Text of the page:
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Aminosalicylates are usually the first medicines prescribed to people newly diagnosed with IBD. They may be given as tablets, liquid, creams or suppositories to people with mild to moderate ulcerative colitis and mild Crohn’s disease. They may be taken orally or via your back passage. Aminosalicylates are usually more effective for people with ulcerative colitis than with Crohn’s disease, but the effectiveness varies greatly from person to person.
The medicine works to reduce inflammation in the gut, although the exact way it works is not fully understood. Aminosalicylates contain 5-aminosalicylic acid (5-ASA).
Types of aminosalicylates - or 5-ASAs - include:
There may also be some other brands available not mentioned above.
As with all medications some people may experience side effects. Common side effects include headache, nausea, abdominal pain and cramping, loss of appetite, vomiting, rash, or fever. 5-ASA agents can also cause diarrhoea in a small number of users, though it can be difficult to distinguish if the diarrhoea is as a result of the medication or from your IBD.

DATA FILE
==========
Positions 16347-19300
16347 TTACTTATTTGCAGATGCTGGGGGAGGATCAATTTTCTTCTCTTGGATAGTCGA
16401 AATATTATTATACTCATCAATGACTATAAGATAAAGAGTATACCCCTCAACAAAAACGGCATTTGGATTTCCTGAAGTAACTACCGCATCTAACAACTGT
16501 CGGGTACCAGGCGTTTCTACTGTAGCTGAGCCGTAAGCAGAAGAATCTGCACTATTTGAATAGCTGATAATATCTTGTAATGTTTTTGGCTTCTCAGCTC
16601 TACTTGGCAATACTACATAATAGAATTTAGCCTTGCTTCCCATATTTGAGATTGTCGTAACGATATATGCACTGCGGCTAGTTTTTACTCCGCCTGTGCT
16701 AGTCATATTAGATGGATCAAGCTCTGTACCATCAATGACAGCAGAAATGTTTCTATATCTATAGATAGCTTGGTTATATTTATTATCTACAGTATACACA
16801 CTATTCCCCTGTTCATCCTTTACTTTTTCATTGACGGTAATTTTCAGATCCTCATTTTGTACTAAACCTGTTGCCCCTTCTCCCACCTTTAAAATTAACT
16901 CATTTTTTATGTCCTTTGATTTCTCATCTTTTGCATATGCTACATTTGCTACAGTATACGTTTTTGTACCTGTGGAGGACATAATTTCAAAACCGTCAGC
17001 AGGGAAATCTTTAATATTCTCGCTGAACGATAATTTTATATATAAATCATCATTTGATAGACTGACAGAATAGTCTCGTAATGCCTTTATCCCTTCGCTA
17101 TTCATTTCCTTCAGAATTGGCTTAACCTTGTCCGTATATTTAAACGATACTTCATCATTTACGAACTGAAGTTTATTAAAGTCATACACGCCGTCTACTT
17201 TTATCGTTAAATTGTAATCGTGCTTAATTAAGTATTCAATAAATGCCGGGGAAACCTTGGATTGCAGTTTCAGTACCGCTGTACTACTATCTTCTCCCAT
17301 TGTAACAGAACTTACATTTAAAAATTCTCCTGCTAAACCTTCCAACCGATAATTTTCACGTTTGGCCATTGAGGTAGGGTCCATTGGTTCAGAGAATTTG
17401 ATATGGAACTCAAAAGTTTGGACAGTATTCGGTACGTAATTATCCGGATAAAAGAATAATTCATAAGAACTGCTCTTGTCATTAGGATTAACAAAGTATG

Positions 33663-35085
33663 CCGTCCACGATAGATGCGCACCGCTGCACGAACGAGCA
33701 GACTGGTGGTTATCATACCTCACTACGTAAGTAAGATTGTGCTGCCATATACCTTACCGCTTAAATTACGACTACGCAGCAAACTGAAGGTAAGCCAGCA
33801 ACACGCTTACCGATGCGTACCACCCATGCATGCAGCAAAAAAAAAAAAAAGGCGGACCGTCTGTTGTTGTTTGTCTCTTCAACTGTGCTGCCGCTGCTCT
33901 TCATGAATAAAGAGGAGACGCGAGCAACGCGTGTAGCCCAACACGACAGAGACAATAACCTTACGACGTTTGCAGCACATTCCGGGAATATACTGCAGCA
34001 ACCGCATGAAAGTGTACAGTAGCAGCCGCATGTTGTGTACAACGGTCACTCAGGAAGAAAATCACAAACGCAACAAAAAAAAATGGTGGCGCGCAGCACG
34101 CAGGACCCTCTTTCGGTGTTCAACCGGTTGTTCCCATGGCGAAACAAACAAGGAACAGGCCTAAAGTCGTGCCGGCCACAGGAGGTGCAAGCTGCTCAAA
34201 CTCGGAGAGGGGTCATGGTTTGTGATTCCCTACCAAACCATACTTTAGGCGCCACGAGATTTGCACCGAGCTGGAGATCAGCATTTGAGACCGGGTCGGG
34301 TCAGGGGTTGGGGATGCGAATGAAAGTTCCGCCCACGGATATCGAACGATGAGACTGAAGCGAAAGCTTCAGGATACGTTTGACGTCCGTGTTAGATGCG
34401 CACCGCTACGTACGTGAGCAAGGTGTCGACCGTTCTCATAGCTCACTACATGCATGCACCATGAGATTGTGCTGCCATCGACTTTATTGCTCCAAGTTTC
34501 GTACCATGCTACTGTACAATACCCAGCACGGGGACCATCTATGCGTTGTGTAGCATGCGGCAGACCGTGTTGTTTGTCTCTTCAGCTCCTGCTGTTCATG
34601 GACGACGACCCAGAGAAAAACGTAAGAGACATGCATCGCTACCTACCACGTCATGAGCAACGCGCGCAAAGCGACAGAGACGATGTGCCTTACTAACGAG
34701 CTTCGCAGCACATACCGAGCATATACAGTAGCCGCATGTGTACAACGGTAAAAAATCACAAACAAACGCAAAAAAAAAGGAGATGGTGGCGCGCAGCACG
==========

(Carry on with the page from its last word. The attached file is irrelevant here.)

Rarely aminosalicylates can cause problems with your blood and you should tell your doctor immediately if you have any unexplained bleeding, bruising, red or purple discolourations of the skin, sore throat, high temperature (fever) or if you feel generally unwell during treatment. You should discuss potential side effects with your doctor before taking the medication and read the patient information leaflet which comes with the medication.
They should not be used by people with known kidney problems.